• Semken, S., Freeman, C.B., Watts, N.B., Neakrase, J.J., Dial, R.E. and Baker, D.R., 2009. Factors that influence sense of place as a learning outcome and assessment measure of place-based geoscience teaching. Electronic Journal of Science Education, 13(2).

Outreach and Dissemination

  • American Geosciences Institute, Our Shared Geoheritage (Earth Week Theme 2016)
  • Edwards, W. D., 2009. Using the geology of your neighbourhood and city for geoscience outreach. Geoscience Canada, 36(3).

Geohheritage, Professional Standards, Ethics

  • Bureau of Land Management, Collecting Policies
  • Butler, R., 2015. Destructive sampling ethics. Nature Geoscience, 8(11), 817.
  • Druguet, E., Passchier, C. W., Pennacchioni, G., and Carreras, J., 2013, Geoethical education: A critical issue for geoconservation: Episodes, v. 36, no. 1, p. 11-18.
  • Leopold, A., 1949. A Sand County almanac and sketches here and there. New York: Oxford University Press.
  • Mansur, K.L., Ponciano, L.C. and Castro, A.R.D., 2017. Contributions to a Brazilian Code of Conduct for Fieldwork in Geology: an approach based on Geoconservation and Geoethics. Anais da Academia Brasileira de Ciências, 89(1), pp.431-444.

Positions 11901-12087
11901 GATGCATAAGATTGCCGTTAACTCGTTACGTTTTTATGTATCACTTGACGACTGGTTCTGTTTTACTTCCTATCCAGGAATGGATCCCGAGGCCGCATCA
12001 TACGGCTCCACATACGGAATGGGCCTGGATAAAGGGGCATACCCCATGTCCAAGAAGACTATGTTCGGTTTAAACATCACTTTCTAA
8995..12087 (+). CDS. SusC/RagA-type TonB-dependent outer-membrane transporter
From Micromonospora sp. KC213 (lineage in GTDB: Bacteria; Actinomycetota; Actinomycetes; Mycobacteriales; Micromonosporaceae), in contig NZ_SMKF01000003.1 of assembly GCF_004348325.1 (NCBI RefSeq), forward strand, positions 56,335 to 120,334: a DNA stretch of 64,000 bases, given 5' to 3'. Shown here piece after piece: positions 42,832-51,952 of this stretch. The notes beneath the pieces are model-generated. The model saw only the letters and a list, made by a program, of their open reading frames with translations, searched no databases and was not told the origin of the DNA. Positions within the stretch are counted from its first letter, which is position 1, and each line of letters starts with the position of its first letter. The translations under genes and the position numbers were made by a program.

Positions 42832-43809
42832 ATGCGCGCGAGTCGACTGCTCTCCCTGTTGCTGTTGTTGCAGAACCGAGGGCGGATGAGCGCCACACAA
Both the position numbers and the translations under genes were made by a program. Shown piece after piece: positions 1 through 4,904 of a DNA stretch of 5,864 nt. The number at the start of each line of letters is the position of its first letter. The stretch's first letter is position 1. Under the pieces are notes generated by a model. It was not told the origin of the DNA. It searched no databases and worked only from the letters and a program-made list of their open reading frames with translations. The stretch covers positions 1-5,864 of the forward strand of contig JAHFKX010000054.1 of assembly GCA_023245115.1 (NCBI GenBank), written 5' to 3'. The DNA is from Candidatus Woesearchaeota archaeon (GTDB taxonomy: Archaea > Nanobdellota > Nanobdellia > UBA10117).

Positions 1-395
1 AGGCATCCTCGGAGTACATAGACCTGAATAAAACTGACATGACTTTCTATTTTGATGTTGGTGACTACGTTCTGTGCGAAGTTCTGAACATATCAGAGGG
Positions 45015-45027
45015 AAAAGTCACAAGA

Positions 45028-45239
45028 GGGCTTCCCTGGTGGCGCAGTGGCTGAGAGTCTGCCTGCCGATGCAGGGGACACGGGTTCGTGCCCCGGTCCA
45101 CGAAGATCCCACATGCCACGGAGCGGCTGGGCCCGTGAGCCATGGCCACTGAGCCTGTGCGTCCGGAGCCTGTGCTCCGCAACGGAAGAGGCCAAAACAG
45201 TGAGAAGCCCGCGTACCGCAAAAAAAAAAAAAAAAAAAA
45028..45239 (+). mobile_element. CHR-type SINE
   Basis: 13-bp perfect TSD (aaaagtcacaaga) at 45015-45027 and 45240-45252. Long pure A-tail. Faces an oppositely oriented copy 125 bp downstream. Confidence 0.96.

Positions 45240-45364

• Society of Vertebrate Paleontology Guidelines from the Ethics Committee 

Examples of Geoheritage Sites Being Developed in the United States

National Park Service

Geoheritage in Michigan

Keweenaw Geoheritage--Developed by Bill Rose, Erika Vye and colleagues at Michigan Tech. "This website is aimed at communicating the strong Geoheritage of the western UP, including the Keweenaw Peninsula and Isle Royale. We aim to reach any reader, and to help them understand:

Geoheritage in West Virginia

The Appalachian Geopark is in planning stages led by Dr. Robert Burns, West Virginia University, and Dr. Jasmine Moreira, Ponta Grossa State University, Praça Santos Andrade, s/n - Ponta Grossa - PR, Brazil. See descriptions at:

The Montana Geoheritage Project Components

We have developed three sets of web-based resources to encourage you to experience the natural wonders of Montana: